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Battling Birth Injuries with New MRI Technology

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Diagnosing health issues with newborns can be a difficult task. Worse yet, many problems require early, if not immediate, detection in order to avoid the risk of permanent damage. Fortunately, there is a tried and true technology that is steadily becoming the new standard in diagnosing and evaluating injuries in newborns. It’s magnetic resonance imaging, and it’s amazing how many serious issues it can quickly diagnose.

MRI technology can be used to detect the following in young babies:

  • hypoxic ischemic encephalopathy (oxygen deprivation to the brain)
  • permanent brain damage
  • seizure disorders
  • cerebral palsy
  • motor disorders

With approximately 7 out of every 1000 births in the U.S. involving some form of birth injury, you might wonder why so few newborns are subjected to MRI scanning. One of the biggest hurdles has been the traditional set-up of most hospitals—where large, heavy MRI equipment is often found on the first floor or even in the basement and the neonatal unit is located on an upper level of the hospital, away from other patients. “You have this problem of really wanting to get images of how [a newborn’s] brain or lungs are developing, but the trip to do that is very dangerous for them,” says James Luther, a designer who has been working on a new Neonatal MRI for Aspect Imaging that can help reduce stress and other health risks by putting the unit inside the NICU area.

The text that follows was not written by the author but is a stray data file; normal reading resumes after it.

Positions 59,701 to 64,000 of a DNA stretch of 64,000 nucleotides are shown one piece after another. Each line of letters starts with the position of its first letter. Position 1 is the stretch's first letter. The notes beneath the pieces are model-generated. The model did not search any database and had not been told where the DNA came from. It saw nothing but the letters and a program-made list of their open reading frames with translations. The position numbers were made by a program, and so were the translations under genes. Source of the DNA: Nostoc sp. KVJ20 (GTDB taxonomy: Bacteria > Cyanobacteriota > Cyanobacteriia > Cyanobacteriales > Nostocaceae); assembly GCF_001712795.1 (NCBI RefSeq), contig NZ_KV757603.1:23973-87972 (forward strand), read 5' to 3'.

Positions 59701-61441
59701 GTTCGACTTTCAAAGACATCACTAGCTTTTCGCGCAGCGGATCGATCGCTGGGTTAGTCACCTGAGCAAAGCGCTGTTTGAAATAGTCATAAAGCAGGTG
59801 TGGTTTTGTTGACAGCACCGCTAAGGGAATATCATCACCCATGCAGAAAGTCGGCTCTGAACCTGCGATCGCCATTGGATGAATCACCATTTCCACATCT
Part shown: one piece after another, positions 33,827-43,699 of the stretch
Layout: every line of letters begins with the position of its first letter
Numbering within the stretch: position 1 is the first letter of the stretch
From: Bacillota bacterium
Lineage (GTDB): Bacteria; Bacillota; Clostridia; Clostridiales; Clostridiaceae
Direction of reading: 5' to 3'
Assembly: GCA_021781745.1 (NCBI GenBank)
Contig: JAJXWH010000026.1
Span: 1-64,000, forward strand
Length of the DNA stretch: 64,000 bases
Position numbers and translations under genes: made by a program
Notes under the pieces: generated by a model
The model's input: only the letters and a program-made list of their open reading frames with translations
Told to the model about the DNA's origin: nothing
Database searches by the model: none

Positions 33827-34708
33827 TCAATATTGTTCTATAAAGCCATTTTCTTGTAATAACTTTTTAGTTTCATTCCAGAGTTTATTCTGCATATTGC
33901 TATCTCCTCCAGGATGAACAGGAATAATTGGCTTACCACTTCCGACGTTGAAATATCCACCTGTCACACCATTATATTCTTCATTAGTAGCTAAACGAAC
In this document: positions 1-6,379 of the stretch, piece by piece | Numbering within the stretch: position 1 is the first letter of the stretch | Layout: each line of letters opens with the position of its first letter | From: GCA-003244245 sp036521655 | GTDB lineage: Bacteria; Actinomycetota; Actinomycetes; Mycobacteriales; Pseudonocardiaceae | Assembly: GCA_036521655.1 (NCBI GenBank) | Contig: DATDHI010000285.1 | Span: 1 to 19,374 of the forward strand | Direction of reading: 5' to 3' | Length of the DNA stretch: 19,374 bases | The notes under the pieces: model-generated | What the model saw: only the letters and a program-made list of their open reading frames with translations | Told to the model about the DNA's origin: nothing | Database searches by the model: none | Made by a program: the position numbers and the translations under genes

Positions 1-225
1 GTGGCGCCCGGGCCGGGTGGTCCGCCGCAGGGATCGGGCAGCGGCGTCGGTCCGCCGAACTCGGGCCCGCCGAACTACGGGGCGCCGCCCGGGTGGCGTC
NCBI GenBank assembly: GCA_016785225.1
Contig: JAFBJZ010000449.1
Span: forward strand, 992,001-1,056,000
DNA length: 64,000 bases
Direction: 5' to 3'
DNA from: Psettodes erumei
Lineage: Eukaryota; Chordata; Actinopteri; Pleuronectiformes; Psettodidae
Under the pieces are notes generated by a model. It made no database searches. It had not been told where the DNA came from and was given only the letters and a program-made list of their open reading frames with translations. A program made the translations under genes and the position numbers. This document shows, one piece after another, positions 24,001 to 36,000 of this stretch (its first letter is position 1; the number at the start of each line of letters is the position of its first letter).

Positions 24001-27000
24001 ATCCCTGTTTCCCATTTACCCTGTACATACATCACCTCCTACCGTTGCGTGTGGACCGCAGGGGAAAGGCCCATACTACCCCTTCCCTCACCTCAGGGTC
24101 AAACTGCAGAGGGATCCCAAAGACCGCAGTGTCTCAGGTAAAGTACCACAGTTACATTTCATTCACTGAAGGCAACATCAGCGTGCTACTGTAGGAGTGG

Such research and development is currently being echoed in Sheffield, England, where doctors are pioneering the use of the world’s smallest MRI scanner. Developed by GE Healthcare, the prototype is able to give physicians a more clear view of brain structure and any existing abnormalities. Previously, doctors relied on ultrasound to detect brain-related issues with newborns, but the process was limited. Professor Paul Griffiths of the University of Sheffield points out that “Ultrasound is cheap, portable and convenient… but there are some parts of the brain which cannot be viewed. MRI [can] show a wider range of brain abnormalities, in particular those which result from a lack of oxygen or blood supply.”

It is common for many birth injuries to be caused by such a lack of oxygen or blood supply, as in a recent case in Pennsylvania where a couple was awarded 14.5 million by a federal jury this past January when their infant developed permanent neurological disabilities after allegedly suffering from acute hypoxia [lack of oxygen] during delivery. If these new newborn-centric MRIs receive FDA approval, we could start seeing earlier diagnoses of such events, leading to a higher level of care and accountability from hospital staff.

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